According to official government data, about 56% of Brazilians declare themselves to be black or brown, but clearly there are places where this portion of the population is very present, and others where it appears scarce: the spaces of power and privilege.
A system that defines who is worth more
It took me a long time to understand that this is one of the manifestations of racism. Even though I have never seen my classmates at school, college or work taking prejudiced actions against an individual or group, racism has been present in the formation of the middle class spaces of which I have been part, throughout my entire life, precisely because of the absence of black and brown people, in a country where this population is the majority.
In Brazil, as in the United States or anywhere else, racism is not just translated into attitudes. It is not just suffocating an unarmed man until his death, by putting your knee on his neck in an attitude of humiliation. Racism is a system, a way of organising the world and defining who will occupy which spaces, built over centuries.
In this system, black people are worth less. The police can be more violent towards them; teachers, doctors and public officials are implicitly authorised to treat them with less respect. Their neighbourhoods and territories can be contaminated by the fossil fuel industry, by the mining companies or by wildfires that destroy the ecosystems they depend on. They are expected to receive less for their work and take more risks, including during a pandemic.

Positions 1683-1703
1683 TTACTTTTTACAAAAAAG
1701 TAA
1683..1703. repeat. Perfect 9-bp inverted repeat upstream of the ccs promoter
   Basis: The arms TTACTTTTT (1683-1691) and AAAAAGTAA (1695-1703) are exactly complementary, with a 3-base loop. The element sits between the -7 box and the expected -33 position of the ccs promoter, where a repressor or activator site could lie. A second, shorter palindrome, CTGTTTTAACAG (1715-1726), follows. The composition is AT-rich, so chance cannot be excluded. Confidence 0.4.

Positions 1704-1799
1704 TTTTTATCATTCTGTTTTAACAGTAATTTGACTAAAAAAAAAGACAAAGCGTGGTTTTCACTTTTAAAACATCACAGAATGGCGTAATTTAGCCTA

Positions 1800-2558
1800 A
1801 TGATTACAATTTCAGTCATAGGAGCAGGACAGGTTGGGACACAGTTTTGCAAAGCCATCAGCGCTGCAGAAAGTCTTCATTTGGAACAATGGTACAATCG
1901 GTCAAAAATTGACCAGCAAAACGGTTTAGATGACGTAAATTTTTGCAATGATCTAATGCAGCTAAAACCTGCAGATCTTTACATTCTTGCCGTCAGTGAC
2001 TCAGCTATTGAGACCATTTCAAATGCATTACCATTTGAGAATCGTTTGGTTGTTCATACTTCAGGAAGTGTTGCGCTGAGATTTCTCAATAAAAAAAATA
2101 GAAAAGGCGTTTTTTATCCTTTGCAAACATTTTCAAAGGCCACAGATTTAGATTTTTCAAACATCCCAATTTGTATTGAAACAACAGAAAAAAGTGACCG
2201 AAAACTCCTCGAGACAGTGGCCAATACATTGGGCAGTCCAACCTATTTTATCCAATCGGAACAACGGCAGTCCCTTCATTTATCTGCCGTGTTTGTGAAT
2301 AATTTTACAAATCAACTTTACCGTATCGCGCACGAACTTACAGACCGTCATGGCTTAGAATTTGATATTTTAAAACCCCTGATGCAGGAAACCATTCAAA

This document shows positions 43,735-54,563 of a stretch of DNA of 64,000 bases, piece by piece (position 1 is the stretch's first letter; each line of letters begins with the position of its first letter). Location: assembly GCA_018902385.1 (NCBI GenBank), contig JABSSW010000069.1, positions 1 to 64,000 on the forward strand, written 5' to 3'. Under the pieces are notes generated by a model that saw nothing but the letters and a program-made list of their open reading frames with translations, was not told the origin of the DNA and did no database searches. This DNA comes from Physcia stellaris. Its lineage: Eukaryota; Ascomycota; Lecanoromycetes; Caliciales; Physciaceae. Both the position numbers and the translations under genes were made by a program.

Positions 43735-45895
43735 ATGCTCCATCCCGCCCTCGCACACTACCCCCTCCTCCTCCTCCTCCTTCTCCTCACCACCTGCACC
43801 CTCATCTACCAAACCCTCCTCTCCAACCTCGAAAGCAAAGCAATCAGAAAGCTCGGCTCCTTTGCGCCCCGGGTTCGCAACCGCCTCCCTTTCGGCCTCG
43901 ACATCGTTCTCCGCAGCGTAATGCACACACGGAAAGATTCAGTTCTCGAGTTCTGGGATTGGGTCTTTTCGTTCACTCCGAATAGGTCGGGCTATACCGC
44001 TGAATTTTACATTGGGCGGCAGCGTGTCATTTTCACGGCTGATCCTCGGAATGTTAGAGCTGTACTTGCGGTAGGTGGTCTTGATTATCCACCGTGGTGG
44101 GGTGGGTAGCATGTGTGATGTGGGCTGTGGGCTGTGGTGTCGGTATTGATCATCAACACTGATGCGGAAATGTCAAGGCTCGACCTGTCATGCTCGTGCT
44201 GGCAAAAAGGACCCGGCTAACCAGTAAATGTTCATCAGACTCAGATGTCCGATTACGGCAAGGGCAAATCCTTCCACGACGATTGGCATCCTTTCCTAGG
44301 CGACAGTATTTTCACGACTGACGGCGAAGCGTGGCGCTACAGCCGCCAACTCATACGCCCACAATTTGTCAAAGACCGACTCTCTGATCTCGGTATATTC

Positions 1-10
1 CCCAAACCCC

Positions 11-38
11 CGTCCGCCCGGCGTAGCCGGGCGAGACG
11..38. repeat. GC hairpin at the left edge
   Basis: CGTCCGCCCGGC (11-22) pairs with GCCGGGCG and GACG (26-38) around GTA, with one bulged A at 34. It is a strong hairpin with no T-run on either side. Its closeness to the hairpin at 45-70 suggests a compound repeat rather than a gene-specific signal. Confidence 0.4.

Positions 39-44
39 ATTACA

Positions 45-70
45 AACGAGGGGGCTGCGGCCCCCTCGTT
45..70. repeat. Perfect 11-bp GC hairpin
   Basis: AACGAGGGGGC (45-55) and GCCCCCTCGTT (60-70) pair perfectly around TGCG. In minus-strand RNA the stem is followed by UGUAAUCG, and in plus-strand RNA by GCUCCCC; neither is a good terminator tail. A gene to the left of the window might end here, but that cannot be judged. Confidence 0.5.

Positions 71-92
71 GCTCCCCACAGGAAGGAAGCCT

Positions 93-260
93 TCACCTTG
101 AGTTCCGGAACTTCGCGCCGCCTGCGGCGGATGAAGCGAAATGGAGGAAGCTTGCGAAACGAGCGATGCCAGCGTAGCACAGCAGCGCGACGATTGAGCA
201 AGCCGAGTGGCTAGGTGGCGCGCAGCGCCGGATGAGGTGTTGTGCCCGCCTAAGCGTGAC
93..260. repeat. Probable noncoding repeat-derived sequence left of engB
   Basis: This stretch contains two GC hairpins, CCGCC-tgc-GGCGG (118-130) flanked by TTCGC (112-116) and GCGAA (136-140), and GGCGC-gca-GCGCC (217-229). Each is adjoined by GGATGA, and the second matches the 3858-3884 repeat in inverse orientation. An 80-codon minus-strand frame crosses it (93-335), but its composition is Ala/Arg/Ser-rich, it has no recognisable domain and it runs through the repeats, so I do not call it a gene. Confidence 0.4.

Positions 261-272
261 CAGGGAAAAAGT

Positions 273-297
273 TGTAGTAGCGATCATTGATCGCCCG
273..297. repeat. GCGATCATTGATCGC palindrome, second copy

Even in cases where no one went there and squeezed the necks of black people, the history of our countries and the way in which our societies organise themselves have led and continue to lead black people to scenarios that are almost always tougher in comparison with the ones that white people face.
Is it racism or classism?
Many people in Brazil still say that we are not a racist country, but a classist one. That black people face worse living conditions not because of racial reasons, but because they are poorer. However, if that were true, black or mixed-race people of middle or upper class would not suffer prejudice, and there are countless cases of discrimination against these people, including celebrities, to prove the contrary.
Plus, the proportion of people living on low income is higher among the black population. As has already been said by many black people, poverty in Brazil has a colour. Classism and racism, therefore, are closely linked. And it is no coincidence: a set of historical conditions has brought us here, including transatlantic slavery, European colonialism, and our society’s lack of interest in repairing these shameful chapters of human history.
Therefore, it is up to us, Brazilians who have the privilege of not suffering racism in our own country, to recognise that, even when we do not have racist attitudes, we are immersed in a system of oppression where racism materialises in many areas.
We’ll explore more on this topic in the next blogs in this series on Racism in Brazil.
Next up: 3 recent tragedies that shocked Brazil (and what they reveal about racism in the country)